Voyaging With the Multimedia Literati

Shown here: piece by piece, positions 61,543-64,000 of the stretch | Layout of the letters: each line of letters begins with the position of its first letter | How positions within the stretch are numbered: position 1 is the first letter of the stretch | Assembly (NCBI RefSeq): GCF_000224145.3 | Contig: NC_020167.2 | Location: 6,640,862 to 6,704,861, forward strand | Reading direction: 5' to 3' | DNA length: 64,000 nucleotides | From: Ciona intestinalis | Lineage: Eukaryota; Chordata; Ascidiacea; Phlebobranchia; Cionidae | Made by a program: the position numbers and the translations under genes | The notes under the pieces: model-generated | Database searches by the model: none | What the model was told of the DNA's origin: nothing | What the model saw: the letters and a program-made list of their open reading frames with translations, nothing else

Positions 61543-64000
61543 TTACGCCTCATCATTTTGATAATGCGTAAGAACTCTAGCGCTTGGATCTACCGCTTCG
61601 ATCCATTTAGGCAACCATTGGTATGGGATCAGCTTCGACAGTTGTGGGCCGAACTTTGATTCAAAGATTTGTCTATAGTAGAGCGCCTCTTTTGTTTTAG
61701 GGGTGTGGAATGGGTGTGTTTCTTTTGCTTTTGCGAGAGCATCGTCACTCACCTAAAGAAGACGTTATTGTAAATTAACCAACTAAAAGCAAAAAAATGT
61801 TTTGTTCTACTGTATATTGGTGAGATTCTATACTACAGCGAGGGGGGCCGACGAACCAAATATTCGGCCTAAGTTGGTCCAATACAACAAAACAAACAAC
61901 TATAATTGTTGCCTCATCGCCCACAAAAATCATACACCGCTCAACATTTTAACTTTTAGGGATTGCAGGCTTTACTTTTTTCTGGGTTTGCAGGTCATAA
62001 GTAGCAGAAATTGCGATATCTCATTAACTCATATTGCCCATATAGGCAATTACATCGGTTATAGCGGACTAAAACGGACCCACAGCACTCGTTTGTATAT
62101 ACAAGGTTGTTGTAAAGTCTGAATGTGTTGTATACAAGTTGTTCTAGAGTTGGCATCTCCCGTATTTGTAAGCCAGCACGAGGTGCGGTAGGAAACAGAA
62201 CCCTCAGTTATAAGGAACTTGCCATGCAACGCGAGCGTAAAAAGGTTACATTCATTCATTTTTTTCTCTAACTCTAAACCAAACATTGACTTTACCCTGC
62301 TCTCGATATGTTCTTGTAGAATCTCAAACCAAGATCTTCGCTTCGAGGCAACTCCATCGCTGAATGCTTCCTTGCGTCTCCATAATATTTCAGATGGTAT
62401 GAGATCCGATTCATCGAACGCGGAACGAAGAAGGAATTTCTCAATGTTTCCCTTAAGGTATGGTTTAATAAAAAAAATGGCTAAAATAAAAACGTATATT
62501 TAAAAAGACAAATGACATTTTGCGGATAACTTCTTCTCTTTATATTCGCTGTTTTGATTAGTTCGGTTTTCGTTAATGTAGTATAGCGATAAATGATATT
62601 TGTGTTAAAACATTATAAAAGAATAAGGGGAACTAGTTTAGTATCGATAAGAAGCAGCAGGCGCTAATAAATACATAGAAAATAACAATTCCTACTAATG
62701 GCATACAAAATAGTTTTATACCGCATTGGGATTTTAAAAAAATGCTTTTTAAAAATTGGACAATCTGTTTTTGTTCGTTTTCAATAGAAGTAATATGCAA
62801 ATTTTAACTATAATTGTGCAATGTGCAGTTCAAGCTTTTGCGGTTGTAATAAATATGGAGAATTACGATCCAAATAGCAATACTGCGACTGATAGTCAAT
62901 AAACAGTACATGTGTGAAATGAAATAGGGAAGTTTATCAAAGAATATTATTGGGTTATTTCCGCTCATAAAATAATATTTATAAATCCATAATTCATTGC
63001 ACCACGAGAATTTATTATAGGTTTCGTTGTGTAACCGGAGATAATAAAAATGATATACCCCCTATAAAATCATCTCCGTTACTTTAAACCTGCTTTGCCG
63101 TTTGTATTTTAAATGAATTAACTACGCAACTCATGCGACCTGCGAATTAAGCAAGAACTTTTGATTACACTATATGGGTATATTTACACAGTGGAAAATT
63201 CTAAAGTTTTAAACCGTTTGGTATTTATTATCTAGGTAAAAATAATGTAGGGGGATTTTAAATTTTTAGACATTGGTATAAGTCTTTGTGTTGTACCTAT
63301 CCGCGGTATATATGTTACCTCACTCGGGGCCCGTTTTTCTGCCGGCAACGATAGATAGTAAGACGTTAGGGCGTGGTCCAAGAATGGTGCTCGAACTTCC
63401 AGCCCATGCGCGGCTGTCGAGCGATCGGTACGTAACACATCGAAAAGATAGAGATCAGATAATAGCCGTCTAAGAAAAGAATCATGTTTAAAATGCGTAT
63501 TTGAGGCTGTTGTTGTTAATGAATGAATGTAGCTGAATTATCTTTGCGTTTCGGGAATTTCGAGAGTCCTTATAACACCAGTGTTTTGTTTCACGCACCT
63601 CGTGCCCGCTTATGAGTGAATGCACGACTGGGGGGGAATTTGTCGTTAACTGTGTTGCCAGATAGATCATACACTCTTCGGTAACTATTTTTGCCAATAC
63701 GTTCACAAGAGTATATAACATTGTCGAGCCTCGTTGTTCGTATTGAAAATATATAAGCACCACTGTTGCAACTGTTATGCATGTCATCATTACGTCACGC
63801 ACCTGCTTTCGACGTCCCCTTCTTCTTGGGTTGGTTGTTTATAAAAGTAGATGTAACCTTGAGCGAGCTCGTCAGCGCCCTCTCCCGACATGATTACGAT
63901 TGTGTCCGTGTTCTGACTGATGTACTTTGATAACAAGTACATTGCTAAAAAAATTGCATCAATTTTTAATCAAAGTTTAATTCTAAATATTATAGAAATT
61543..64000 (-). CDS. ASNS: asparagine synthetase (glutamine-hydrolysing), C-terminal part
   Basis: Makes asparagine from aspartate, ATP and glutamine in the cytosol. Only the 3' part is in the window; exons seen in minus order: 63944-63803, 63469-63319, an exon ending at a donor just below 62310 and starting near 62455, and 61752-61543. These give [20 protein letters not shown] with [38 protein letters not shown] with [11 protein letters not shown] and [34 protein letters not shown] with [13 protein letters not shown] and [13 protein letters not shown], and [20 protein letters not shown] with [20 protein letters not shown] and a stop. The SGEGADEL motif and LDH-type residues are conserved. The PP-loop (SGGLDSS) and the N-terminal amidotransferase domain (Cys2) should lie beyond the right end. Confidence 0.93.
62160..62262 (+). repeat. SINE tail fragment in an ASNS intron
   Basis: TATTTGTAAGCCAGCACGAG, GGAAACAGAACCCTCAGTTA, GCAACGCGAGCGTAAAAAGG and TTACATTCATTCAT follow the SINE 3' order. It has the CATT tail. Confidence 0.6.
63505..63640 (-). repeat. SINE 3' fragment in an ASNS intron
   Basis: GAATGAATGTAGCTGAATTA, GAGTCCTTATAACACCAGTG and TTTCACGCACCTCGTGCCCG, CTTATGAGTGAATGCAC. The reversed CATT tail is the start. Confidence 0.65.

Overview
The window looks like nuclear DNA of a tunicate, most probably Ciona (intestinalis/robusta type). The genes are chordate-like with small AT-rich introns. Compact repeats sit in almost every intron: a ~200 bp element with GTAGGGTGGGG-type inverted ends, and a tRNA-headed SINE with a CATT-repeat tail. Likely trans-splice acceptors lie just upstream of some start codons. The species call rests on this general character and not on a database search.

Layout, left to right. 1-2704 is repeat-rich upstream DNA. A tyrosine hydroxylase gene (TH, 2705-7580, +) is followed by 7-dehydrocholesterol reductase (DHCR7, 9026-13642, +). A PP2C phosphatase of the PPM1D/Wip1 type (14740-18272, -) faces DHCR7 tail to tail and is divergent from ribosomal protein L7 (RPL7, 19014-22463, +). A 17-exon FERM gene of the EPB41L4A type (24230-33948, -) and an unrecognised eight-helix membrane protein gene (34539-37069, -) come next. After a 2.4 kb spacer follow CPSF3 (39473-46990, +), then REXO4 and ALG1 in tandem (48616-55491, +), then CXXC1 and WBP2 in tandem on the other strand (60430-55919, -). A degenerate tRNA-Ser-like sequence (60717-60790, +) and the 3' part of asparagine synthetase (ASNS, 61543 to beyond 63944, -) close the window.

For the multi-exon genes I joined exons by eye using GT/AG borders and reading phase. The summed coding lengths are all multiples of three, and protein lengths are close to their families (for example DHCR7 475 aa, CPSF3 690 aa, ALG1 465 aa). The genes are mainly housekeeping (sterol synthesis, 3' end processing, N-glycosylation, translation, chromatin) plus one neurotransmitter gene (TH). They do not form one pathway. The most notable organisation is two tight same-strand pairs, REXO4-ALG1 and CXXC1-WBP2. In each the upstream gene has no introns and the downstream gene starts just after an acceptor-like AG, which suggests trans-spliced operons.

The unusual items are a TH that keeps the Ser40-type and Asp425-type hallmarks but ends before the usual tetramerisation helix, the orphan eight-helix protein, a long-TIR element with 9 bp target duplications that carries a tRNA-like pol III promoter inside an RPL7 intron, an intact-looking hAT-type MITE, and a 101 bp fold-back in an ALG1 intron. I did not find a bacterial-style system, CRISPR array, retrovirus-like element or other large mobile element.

In a short decade, the business of publishing CD-ROMs has exploded making inroads into our literary sanctums. CD-ROM best seller lists now appear within the hallowed pages of New York Times Book Review and Publishers Weekly. Well-funded conglomerates with roots in computers, movies, or mass market publishing -- Microsoft, Time Warner, and Compton's -- dominate market share with shoot-em-ups and painfully compressed encyclopedias. There is, however, an immutable dissident voice: Voyager, the small company which started the whole business. Since 1984, Voyager Company has pioneered the publishing of interactive multimedia, first with video laser discs and then with computer CD-ROMs. Just when it's in vogue to jettison intellect for entertainment, to be dumb and dumber, in its ads Voyager exhorts potential customers to "bring your brain." Voyager co-founder Bob Stein, who leads the company's creative efforts, is himself an unrepentant believer in ideas. He remains an unreconstructed '60s-style leftist, urging his employees to boycott national elections and contribute to efforts to free the jailed guerrilla leader of Peru's Shining Path. His steadfast approach to politics is carried out as well in his company's successful resistance to tides of trivia and fashion washing over the CD-ROM industry. "The ability to have a longer-range vision, to measure things in decades rather than in quarters" is what a background in Maoist-Leninist-Marxist politics has brought to his career, Stein suggests. So while others succumb to gimmick, Voyager proceeds intelligently but without fanfare. Its mission: To end the linear tyranny of printed words and sprocket film, liberating users to follow their own interests and then dig deeper still, selecting interviews with experts and other tiered background materials at the push of a computer assisted button. Along the way, Voyager has broken down the restraints of the television screen, introducing "letterboxing," the blanking out of the top and bottom of the frame so wide-screen movies can appear as they were made. In 1987, with the introduction of Apple Computer's HyperCard software, Stein combined computer-stored words and images synchronized with an audio CD, creating the first commercial multimedia CD-ROM, Beethoven Symphony No. 9 CD Companion. Voyager also can claim credit for release of the first full-length feature film on CD-ROM complete with script and background materials, the Beatles' Hard Day's Night -- still the company's best-selling title. One of the secrets of Voyager's success can be found in its alternative corporate ethos. More akin to a cultural institution than a multimedia conglomerate, Voyager has essentially been a not-for-profit venture. While hardly run as a commune or collective, its profits have always been plowed back into the company; its four partners earn modest compensation by media company standards. Salaries are low, and advances are small for its authors. Still, dozens of CD-ROM projects are in the works and countless resumes keep arriving at 578 Broadway, the company's headquarters in New York's fashionable Soho district. Clearly, this is the multimedia place to be. Voyager also maintains offices 17 miles north of its high profile Soho digs in the peaceful Hudson River town of Irvington, NY. There, in a renovated boiler plant, labor William Becker, who heads the company's Criterion Collection (with close to 200 classic movies on laser disc and growing) and Jonathan Turell, who functions as Voyager's chief operating officer. (Stein's former wife Aleen, another Voyager co-founder, runs the company's international operations out of Paris.) There are obvious contrasts between Stein and Turell, who share responsibility for the day-to-day operations of their venture. Stein, in old clothes and scuffed boots, keeps copies of Revolutionary Worker in his desk; the shiny-shoed Turell flies first class. For all their differences, however, Stein and Turell share an approach to management that has kept their company growing through the technological upheavals of the last ten years. Says Turell: "We come at things from different directions. If Bob is a capitalist Maoist, I can be a Maoist capitalist." He adds: "Voyager is a company that's been built by both its passion and its reason." Originally a niche marketer to high-end video fans, and now to the CD-ROM elite, Voyager has yet to go mass market. "Though I would love to be in all K-mart stores, we're more likely to end up in upscale chain operations like Barnes & Noble bookstores," Turell concludes. As a private partnership, Voyager can ignore the pressures of fulfilling stockholder pressures for bigger profits, concentrating instead on fulfilling Stein's unwavering goal: "To give authors a broader palette. Not having to choose whether to express themselves in words or words and still photographs, but to use motion pictures, sound, animation, and words, and photographs all at once." It was Stein's chance opportunity to buy laser disk rights to 'Citizen Kane' and 'King Kong' that got Voyager going. After an initial investment of $10,000 for rights to the two Hollywood classics, Stein and his collaborators became the first to take advantage of 12-inch laser discs' interactive capabilities and superior image quality for video reproduction. In addition to first-rate transfers of Citizen Kane and King Kong, Voyager's first Criterion Collection offered supplementary materials on disc, including production shots, trailers and film essays and audio commentaries by film historians. Subsequent Criterion releases would feature critique by top directors Robert Altman, Francis Ford Coppola, and Martin Scorcese. Soon after starting their film-based enterprise, Voyager launched a line of 12-inch laser discs for documentaries, shorts, music videos, and educational titles. These were to lead to the first consumer five-inch CD-ROMs. Today, browsing through Voyager's catalogue is to savor the kind of classy paper-based publishing practiced over the years by the likes of Bennett Cerf's Random House in the 1930s and Barney Rossett's Grove Press during the 1960s. Voyager publishes some 50 innovative multimedia works, like the First Person CD-ROMs featuring artificial intelligence guru Marvin Minsky and biologist Stephen Jay Gould. Also available are eclectic multimedia titles Freak Show, by San Francisco rock music legend The Residents, and The Complete Maus, an interactive multimedia archive of artist and writer Art Spiegelman's Pulitzer Prize-winning graphic novel of the Holocaust. Author-driven, idea-filled, culturally important, this is hardly the stuff of video games, the mainstay of today's West Coast multi-media production. Not that Stein sees himself as a multimedia activist or visionary, but he has become a highly visible proselytizer for the expressive possibilities of interactive discs. "We get asked a lot at Voyager -- because so much of our work is based on existing books or is book-like -- what the future of the book is. I don't think it's a very good question. Humans have an extremely handy way of coming up with new uses for old media, and I expect that books will be with us for a long time. Books are now still the mechanism and the medium by which we express the most important ideas of our culture to each other. What is clear to me is that the locus of important ideas is going to change because the authors themselves are going to insist upon using multimedia." Can it last? Stein ends his talk to a group of 200 professionals with a multimedia call to action. "There's a tremendous struggle going on inside the world of media. It has to do with whether or not everything is going to be dominated by Hollywood and motion pictures...You can't have a serious dialogue by watching a movie; you can start to have a serious dialogue by reading what someone says and is thinking about it. It's very important that we look for different ways to nurture people who are trying to do important intellectual things in these new media, who aren't simply trying to put the latest movie or game onto a CD-ROM." Recent news that the plug has been pulled on Putnam New Media, the CD-ROM division of the famed book publisher, sent shock waves through the multimedia industry. The implication to many is that book-based CD-ROMs simply can't compete with the glitzy video entertainment that tops the medium's bestseller lists. But don't expect Bob Stein and Voyager to stray from their thought-provoking interactive path any time soon.